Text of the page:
Rear shocks

Just wondering some opinions, is it worth rebuilding a rear shock? Or is it better just to go aftermarket and junk the blown shock?

I would call a local dealer or send it out and have it rebuilt, If you have been riding on a blown shock the excessive heat from oil loss could have damaged internals (if that is the problem), in that case it might be easier to look for a 

used shock on ebay and have it rebuilt.  If it leaked out the nitrogen you might have a blown bladder or something, either way i would think rebuilding it or finding a used one would be cheaper than going full aftermarket.

The shock is easier to rebuild than the forks IMHO. The only caution is to make absolutely sure you have released the nitrogen before compressing the reservoir cap to take the circlip out. Easy with the schrader valve. The needle type makes things a little tougher, since you need a syringe. Google it and you will find solution if necessary. When you get it back together, you can go to a dealer for a nitrogen charge. Don't use air.

The only other tool you will need for the KXF is a thread cutter. For whatever reason, the rod is preened at the top, so you have to file it down to get the nut off, then re-thread.

The bladder is $18. No way I would sacrifice that shock. Rebuild it or have it done.

In this economy, an aftermarket shock costs more than the bike is worth! Rebuild can save you big$.

It was $140 for the rebuild on my '99 YZ250 from Enzo.  Had blown bladder so that included labor, new bladder, wearable parts, fluids, etc.  Reused the spring and valves.

Edited by JFoVStar650

In this economy, an aftermarket shock costs more than the bike is worth! Rebuild can save you big$.

 yea who really makes an aftermarket shock really? ohlins, works and then an A kit rear shock   those are all over a grand im pretty sure.  

Go browse around the suspension section. I rebuilt mine using a write up I found there by Dave J I think. This was for a KYB but there should be write ups for Showa as well. Mine was just starting to leak not blown. You will need a vise. I know there is a youtube vid of doing it without one but I only watched half of it and decided I was definately getting a vise. Got my parts from SDi. Read the write ups an decide if you are mechanically inclined enough to do it. If not send it out. Still cheaper than a new one.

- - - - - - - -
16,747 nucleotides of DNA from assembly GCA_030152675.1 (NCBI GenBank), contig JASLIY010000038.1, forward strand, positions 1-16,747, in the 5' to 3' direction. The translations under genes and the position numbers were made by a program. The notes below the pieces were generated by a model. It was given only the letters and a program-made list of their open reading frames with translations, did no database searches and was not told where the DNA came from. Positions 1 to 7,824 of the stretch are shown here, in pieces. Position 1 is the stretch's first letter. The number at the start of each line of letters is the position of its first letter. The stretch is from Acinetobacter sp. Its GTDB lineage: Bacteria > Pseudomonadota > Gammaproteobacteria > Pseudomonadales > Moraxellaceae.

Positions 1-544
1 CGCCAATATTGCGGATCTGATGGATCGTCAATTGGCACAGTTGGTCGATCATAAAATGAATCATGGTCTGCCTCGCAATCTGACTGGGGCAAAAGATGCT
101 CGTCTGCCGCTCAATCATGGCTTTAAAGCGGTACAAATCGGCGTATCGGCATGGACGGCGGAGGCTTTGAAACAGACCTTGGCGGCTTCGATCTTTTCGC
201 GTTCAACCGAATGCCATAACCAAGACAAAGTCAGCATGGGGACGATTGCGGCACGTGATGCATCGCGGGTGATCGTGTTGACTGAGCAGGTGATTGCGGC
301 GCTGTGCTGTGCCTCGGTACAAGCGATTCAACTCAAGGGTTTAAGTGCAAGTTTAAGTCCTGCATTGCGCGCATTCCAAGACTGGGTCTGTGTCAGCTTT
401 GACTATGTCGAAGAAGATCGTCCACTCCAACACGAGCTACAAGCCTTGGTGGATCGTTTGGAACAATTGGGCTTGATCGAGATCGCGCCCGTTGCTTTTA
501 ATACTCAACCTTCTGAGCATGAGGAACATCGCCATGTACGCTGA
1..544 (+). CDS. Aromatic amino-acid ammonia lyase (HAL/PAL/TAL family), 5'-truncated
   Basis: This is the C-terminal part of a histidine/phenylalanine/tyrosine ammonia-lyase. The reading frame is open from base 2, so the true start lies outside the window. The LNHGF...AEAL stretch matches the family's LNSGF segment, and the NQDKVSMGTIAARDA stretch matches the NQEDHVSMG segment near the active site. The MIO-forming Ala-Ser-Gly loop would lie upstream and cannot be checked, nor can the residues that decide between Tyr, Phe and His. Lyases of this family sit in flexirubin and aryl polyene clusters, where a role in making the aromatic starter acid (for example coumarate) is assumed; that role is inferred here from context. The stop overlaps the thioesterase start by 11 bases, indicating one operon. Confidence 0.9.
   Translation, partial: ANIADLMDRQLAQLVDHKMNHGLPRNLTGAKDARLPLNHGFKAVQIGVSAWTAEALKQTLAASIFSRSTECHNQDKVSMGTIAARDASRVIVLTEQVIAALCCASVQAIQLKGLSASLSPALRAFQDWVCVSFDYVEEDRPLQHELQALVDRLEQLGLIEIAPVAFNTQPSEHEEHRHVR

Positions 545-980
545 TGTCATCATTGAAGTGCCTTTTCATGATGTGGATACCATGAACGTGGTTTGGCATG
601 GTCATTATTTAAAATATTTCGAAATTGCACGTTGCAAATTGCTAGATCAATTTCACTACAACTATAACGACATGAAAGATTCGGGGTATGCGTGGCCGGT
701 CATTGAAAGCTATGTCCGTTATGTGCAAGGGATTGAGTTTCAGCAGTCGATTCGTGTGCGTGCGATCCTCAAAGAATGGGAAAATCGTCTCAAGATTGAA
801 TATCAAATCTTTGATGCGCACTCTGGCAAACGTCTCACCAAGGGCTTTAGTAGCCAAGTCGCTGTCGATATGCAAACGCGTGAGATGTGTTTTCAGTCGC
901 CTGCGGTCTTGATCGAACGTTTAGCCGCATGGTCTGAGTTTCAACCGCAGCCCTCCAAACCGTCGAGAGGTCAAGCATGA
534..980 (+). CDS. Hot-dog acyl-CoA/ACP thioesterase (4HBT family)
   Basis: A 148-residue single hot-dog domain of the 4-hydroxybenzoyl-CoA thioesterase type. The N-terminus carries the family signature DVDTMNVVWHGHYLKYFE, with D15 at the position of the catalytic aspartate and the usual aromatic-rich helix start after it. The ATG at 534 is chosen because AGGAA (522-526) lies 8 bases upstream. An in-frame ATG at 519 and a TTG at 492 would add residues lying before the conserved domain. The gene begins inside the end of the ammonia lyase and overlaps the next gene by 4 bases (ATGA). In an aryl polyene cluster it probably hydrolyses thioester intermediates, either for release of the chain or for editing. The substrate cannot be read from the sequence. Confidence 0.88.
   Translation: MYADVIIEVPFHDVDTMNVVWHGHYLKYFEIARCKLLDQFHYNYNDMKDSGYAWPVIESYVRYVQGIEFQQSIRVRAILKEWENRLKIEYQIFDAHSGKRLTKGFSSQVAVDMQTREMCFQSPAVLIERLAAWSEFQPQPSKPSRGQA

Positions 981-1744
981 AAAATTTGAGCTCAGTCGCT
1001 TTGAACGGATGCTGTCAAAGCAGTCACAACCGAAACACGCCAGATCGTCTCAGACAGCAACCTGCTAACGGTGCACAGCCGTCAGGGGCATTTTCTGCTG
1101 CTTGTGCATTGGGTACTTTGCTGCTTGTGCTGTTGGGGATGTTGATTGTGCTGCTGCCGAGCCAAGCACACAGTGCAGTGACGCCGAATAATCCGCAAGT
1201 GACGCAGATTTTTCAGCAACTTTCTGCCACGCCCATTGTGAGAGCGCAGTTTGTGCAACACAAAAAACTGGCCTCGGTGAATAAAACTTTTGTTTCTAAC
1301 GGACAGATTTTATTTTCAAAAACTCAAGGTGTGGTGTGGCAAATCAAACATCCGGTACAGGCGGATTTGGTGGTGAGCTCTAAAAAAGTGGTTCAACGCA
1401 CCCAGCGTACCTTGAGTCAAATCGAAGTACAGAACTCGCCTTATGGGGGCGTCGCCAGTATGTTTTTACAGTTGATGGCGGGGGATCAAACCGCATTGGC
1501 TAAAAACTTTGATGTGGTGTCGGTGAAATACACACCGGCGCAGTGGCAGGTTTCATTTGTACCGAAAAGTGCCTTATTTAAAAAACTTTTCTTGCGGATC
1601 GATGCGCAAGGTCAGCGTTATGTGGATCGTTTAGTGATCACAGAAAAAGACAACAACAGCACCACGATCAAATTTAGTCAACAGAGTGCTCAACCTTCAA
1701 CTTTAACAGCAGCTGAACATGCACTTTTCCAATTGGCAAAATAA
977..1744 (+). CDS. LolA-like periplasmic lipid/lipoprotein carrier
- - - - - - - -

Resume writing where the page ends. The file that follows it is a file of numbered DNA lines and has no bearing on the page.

Just wondering some opinions, is it worth rebuilding a rear shock? Or is it better just to go aftermarket and junk the blown shock?

 

Normally, shocks get rebuilt or replace with used ones.  Complete new units are way too expensive  in general.   But the best answer is dependent on what kind of bike you have to work with.

Don't use air.

And why is that?

And why is that?

 

Air works, but not as well as nitrogen.  There's nothing wrong with using it to partly inflate the bladder for assembly, or even temporarily using it to run on, but compressed air is normally contaminated with water vapor, and possibly other stuff, plus there are distinct technical advantages to nitrogen in that role.

Air works, but not as well as nitrogen.  There's nothing wrong with using it to partly inflate the bladder for assembly, or even temporarily using it to run on, but compressed air is normally contaminated with water vapor, and possibly other stuff, plus there are distinct technical advantages to nitrogen in that role.

 

Thanks grayracer, very concise answer considering your expertise in this area.  Air does work, and it's a lot better than not charging the bladder at all, but my understanding is that nitrogen is used because it's not contaminated with moisture and thus less apt to react as much to heat as air might.  Of course, I gained this understanding in large part as a result of reading the contributions of a guy named grayracer.  

 

As for the question of rebuild vs. buy used, have it rebuilt.  Also, you have nothing to loose by trying this project yourself.  As long as you don't injure yourself by not dealing with the extremely high pressure in the reservoir, you will be fine.  And, by not dealing with it, I mean not releasing the pressure fully before disassembly.

 

The manual is very specific about the steps needed to service the shock and rebuild kits are available.  

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